What are the risk factors involved in Liver cancer?
A risk factor raises the chances of contracting a disease, like hepatic cancer. Specific cancers have different risk factors. Some risk factors can be avoided, such as smoking. Others can’t be changed, like the age of a person or family history. The other Liver Cancer risk factors involve:
- Cirrhosis: Cirrhosis occurs when the liver cells are damaged, and scar tissue replaces them. Most of the cirrhosis is caused by Alcohol misuse. Other causes include NAFLD, viral hepatitis, too much iron from a condition called hemochromatosis in the liver, and several other unusual chronic liver disease forms.
- Hepatitis: Hepatitis is a virus that results in liver infection. Hepatitis B and hepatitis C are the two specific forms. It is the world’s biggest risk factor for Liver Cancer. Hepatitis C has become much more common than hepatitis B, and there is no preventive vaccine for hepatitis C. It can spread through blood or body fluids from person to person, physical injury, sharing needles or tattooing. In the case of hepatitis B, if the mother has it, the chances of getting it in an unborn baby or infant increases. However, it can be avoided by infant vaccination.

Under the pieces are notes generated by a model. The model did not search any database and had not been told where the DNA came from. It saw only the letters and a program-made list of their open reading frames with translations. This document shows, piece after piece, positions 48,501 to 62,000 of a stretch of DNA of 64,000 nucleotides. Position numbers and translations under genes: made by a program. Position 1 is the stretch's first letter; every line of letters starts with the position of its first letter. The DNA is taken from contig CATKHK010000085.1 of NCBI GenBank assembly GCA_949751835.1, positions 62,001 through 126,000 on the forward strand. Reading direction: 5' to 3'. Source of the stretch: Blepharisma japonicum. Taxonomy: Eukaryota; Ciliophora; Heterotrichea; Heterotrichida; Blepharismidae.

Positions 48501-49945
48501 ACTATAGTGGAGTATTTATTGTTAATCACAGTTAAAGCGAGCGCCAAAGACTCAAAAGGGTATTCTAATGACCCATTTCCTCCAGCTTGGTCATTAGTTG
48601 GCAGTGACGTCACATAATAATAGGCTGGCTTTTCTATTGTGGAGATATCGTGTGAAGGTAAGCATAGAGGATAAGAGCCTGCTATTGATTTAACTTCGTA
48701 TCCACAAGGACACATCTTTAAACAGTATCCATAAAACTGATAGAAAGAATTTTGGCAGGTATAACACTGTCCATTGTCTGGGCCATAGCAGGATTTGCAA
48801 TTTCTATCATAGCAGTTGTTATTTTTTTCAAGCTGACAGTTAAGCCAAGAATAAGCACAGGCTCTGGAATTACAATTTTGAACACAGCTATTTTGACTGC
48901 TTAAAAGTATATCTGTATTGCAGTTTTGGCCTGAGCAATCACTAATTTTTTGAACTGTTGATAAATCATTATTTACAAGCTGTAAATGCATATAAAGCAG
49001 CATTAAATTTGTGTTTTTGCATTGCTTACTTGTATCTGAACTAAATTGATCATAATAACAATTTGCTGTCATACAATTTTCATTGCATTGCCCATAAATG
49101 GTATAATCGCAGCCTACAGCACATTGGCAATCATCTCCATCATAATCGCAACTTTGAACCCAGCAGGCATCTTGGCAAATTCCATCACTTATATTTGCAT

- Age: Primary adult Liver Cancer most often occurs in people over 50.
- Gender: Males are more likely to develop Liver Cancer than females.
- Environmental factors: Any environmental factor, such as exposure to certain chemicals or consuming food contaminated with aflatoxin, may increase the risk of Liver Cancer. Aflatoxin is a toxin created by a mold that can grow on stored Nuts and grains.